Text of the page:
A photo of Sally Cookson, theatre director, in Caroline Gibson's freelance copywriter blog on what creativity means to her - as Sally's latest productions launches: A Monster Calls at The Old Vic

What Does Creativity Mean To You: The Theatre Director

Sally Cookson directed the theatre adaption of A Monster Calls at The Old Vic (7 July – 25 August, 2018), following on from her recent runaway success with it at Bristol Old Vic where it was acclaimed as ‘nothing short of astonishing’. 

A photo of Sally Cookson, theatre director of A Monster Calls at The Old Vic, in Caroline Gibson's freelance copywriter blog on the meaning of creativity

Sally originally trained at LAMDA as an actor but her frustration at not always being in work led her to set up a summer theatre course at Bristol Old Vic, which she describes as ‘the corner that made me turn’. Recent achievements include Jane Eyre and Peter Pan at the National Theatre, and The Lion, the Witch and the Wardrobe at the West Yorkshire Playhouse and she has been hailed as ‘theatre’s queen of the imagination’.

CG: What inspired you to direct A Monster Calls?
SC: It was a book given to me while I was rehearsing Hetty Feather but I was busy on another project.I met Matthew Warchus, who runs The Old Vic, who said he’d a whole list of stuff with the rights to them. The first book on his list was A Monster Calls.

Like all wonderful stories, A Monster Calls is multi-faceted but it’s about truth really and the importance of stories.

Although the story has an epic quality to it, the themes are universal and it’s about love and losing someone you love … but also about how stories can help us understand the world and each other. I wanted the aesthetic to have a simplicity, which is why I’ve gone a little bit smaller with this production.

CG: Have you faced any particular challenges?
SC: I’m really excited about doing it … terrified of course, as well, because it’s already been such a successful film.

Also, I don’t want to give anything away but there’s a very significant tree in it.  So, how do you build a tree on stage??? That’s the major challenge, but I’m not going to reveal how we’re going to do it!

CG: Is directing more creative than acting?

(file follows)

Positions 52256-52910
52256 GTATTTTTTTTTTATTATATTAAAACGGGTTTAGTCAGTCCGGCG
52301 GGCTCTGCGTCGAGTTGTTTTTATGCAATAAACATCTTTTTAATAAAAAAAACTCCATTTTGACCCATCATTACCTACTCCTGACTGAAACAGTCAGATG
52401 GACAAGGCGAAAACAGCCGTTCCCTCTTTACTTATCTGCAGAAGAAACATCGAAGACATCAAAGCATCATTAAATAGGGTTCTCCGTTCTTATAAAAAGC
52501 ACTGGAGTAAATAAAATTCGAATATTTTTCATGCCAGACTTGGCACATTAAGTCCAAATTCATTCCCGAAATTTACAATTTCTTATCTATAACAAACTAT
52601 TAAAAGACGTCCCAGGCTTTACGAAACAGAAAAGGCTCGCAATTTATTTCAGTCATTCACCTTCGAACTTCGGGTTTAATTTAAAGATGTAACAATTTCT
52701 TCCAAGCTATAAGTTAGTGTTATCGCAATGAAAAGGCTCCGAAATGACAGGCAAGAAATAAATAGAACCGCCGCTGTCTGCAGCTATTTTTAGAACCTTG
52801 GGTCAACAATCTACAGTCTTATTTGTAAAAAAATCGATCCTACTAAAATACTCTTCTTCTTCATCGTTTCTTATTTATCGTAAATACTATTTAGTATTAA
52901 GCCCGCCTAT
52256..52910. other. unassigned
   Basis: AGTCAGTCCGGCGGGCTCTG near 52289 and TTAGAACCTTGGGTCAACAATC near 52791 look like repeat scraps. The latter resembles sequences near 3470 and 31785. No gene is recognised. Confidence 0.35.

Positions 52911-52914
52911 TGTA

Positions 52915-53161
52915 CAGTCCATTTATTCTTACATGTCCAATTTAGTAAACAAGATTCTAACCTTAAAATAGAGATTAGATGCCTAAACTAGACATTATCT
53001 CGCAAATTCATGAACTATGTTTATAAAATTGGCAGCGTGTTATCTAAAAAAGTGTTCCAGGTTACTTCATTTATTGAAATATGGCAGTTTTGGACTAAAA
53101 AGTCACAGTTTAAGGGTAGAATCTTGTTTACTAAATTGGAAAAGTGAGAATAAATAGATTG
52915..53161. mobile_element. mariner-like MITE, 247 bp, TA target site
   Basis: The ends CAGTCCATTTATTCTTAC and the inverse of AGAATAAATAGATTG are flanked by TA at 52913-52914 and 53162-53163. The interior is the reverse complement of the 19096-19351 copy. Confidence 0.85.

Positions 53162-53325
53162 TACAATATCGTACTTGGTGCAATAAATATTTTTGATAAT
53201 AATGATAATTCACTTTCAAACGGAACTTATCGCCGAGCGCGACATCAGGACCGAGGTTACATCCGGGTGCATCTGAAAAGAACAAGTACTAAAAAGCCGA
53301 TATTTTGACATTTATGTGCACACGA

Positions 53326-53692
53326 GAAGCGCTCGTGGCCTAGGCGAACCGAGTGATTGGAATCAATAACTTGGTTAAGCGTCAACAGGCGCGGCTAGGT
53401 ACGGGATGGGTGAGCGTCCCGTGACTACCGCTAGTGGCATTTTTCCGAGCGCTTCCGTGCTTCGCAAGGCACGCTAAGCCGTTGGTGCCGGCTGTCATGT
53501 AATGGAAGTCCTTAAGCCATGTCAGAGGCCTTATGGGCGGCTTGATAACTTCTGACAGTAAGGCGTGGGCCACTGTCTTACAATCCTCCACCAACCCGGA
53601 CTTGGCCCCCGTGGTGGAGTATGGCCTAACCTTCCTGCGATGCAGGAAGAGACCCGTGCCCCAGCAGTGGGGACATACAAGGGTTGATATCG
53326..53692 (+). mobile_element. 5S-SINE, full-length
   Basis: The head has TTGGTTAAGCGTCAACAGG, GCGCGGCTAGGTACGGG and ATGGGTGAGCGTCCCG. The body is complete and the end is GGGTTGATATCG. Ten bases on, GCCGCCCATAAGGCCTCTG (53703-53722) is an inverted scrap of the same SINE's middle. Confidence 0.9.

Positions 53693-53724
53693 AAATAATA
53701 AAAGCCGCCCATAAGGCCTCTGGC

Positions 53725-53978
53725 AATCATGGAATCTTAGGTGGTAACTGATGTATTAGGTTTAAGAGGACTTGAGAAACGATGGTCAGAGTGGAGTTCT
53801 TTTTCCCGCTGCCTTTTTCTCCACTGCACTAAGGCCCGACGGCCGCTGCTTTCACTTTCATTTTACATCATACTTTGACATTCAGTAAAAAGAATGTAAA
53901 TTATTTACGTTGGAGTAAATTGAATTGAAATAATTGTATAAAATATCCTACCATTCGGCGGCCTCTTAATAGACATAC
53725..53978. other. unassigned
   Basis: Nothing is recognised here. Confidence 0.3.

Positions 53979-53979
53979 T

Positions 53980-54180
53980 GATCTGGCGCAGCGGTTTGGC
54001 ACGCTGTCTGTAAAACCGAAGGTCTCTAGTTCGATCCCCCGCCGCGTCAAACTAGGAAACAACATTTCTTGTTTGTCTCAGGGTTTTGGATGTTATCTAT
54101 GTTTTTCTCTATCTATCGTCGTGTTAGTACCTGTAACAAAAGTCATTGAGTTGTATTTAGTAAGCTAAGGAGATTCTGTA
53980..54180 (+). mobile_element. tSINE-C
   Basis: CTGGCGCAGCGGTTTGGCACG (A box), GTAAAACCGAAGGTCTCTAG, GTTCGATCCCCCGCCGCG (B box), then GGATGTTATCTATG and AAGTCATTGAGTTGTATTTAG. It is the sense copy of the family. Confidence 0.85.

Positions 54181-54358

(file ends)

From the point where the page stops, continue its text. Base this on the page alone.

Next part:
SC: No, I think you need an eye on a whole load of other stuff.  When you’re acting you’re just thinking about one thing: ‘How do I interpret this character?’ As a director, you’re thinking about every aspect of the production.  I love having a seed for an idea and exploring how it’s going to emerge onto the stage.

CG: How do you go about finding that seed?
SC: The one exhausting thing about being a theatre director is that I’m never able to read for pleasure or listen to the radio as I’m otherwise thinking, ‘Would that make a good piece of theatre?’ 

CG: So when you hit on an idea, what then?
SC: I absorb it.  I’m often having ideas and trained myself to live with an idea for a month. If, after then, I’m still thinking, ‘Yes, this tickle needs to be scratched’ I pursue it. I’ll talk to one of my long time collaborators or a producer who I work with a lot and see what they think.

I’m very lucky because I’ve now got people interested in taking ideas from me and going, ‘Yes, let’s do it.’

CG: And how do you bring that idea to life?
SC: I’ll talk to a writer. This is when I’m devising. I’ve got some long term collaborators who I work with, but I’m always looking for new voices as well.

The next stage is to organise a workshop.  I’ll always spend a week in a rehearsal room with the writer, composer, some actors and a designer and we’ll just springboard the tiny seed and see what comes in.

Everything is potentially a good piece of theatre, so I’m constantly looking for new ideas.

That’s the most exciting time, and the most revealing, because if an idea is a good one then usually ideas flow.

CG: You have a unique way of working through collaboration …
SC: We don’t have a script.  We have a story or a book or an idea and will create a script together during the rehearsal process … a piece of theatre without one person imposing an interpretation of the book.  A collective interpretation is really difficult and I’ve come to realise that you can’t do it with 20 people in the room.  You can only do that on smaller projects like Jane Eyre, which was seven actors – that’s the maximum of voices you can deal with in a room.

I now build up a structure that’s a little more cemented.  I start with a ‘guide’ that saves a lot of time so that the actors are then free to play – they don’t have to worry about the narrative structure so much.  Instead they can worry about how we’re going to interpret things, how these characters are going to come to life, how we can theatrically create some of the challenges in the story. That, I think, is a much more successful way of working.

CG: If there were no limits, what would you love to do?
SC: I’m interested in finding new ways of telling stories.  If money was no object, I’d like to do a massive community project in Bristol with professional storytelling and an installation artist to help me, like Luke Jerram.

CG: Define what creativity means to you.
SC: Creativity for me is having the freedom to express how I feel about being human and having the freedom to ask questions about who I am, who you are, who we are – and grappling with that and enjoying doing that. 

A Monster Calls is an Old Vic production in association with Bristol Old Vic based on the book by Patrick Ness. (The Old Vic, 7 July – 25 August 2018).

Written by Caroline Gibson, freelance copywriter, as the fourth article in her series of blogs on what creativity means to people blazing the way in their particular field. 

E: caroline@carolinegibson.co.uk T: +44 7957 567766

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